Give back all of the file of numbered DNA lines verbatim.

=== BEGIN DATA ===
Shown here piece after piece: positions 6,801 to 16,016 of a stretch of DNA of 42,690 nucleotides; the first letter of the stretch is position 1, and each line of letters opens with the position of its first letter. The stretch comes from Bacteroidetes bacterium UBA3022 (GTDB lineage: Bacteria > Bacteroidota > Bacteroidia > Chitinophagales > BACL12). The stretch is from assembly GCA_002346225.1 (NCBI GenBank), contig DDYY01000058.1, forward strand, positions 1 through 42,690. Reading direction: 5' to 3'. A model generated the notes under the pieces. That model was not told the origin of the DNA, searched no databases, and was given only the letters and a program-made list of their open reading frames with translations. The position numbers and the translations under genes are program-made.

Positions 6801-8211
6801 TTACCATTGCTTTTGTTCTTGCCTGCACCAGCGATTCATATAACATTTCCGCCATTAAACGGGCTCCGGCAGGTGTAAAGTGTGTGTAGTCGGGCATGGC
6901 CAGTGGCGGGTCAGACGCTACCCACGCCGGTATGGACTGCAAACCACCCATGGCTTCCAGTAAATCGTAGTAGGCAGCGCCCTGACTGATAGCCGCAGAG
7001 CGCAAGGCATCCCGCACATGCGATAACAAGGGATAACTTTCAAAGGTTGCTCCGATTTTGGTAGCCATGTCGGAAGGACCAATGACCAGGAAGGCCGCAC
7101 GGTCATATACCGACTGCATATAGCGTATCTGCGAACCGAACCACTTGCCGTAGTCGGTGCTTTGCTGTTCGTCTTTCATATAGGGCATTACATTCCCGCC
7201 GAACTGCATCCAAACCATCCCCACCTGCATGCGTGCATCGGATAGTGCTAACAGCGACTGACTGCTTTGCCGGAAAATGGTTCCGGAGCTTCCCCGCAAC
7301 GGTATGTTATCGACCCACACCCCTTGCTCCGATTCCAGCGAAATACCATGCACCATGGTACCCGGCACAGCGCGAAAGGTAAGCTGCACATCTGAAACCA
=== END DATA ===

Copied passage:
Shown here piece after piece: positions 6,801 to 16,016 of a stretch of DNA of 42,690 nucleotides; the first letter of the stretch is position 1, and each line of letters opens with the position of its first letter. The stretch comes from Bacteroidetes bacterium UBA3022 (GTDB lineage: Bacteria > Bacteroidota > Bacteroidia > Chitinophagales > BACL12). The stretch is from assembly GCA_002346225.1 (NCBI GenBank), contig DDYY01000058.1, forward strand, positions 1 through 42,690. Reading direction: 5' to 3'. A model generated the notes under the pieces. That model was not told the origin of the DNA, searched no databases, and was given only the letters and a program-made list of their open reading frames with translations. The position numbers and the translations under genes are program-made.

Positions 6801-8211
6801 TTACCATTGCTTTTGTTCTTGCCTGCACCAGCGATTCATATAACATTTCCGCCATTAAACGGGCTCCGGCAGGTGTAAAGTGTGTGTAGTCGGGCATGGC
6901 CAGTGGCGGGTCAGACGCTACCCACGCCGGTATGGACTGCAAACCACCCATGGCTTCCAGTAAATCGTAGTAGGCAGCGCCCTGACTGATAGCCGCAGAG
7001 CGCAAGGCATCCCGCACATGCGATAACAAGGGATAACTTTCAAAGGTTGCTCCGATTTTGGTAGCCATGTCGGAAGGACCAATGACCAGGAAGGCCGCAC
7101 GGTCATATACCGACTGCATATAGCGTATCTGCGAACCGAACCACTTGCCGTAGTCGGTGCTTTGCTGTTCGTCTTTCATATAGGGCATTACATTCCCGCC
7201 GAACTGCATCCAAACCATCCCCACCTGCATGCGTGCATCGGATAGTGCTAACAGCGACTGACTGCTTTGCCGGAAAATGGTTCCGGAGCTTCCCCGCAAC
7301 GGTATGTTATCGACCCACACCCCTTGCTCCGATTCCAGCGAAATACCATGCACCATGGTACCCGGCACAGCGCGAAAGGTAAGCTGCACATCTGAAACCA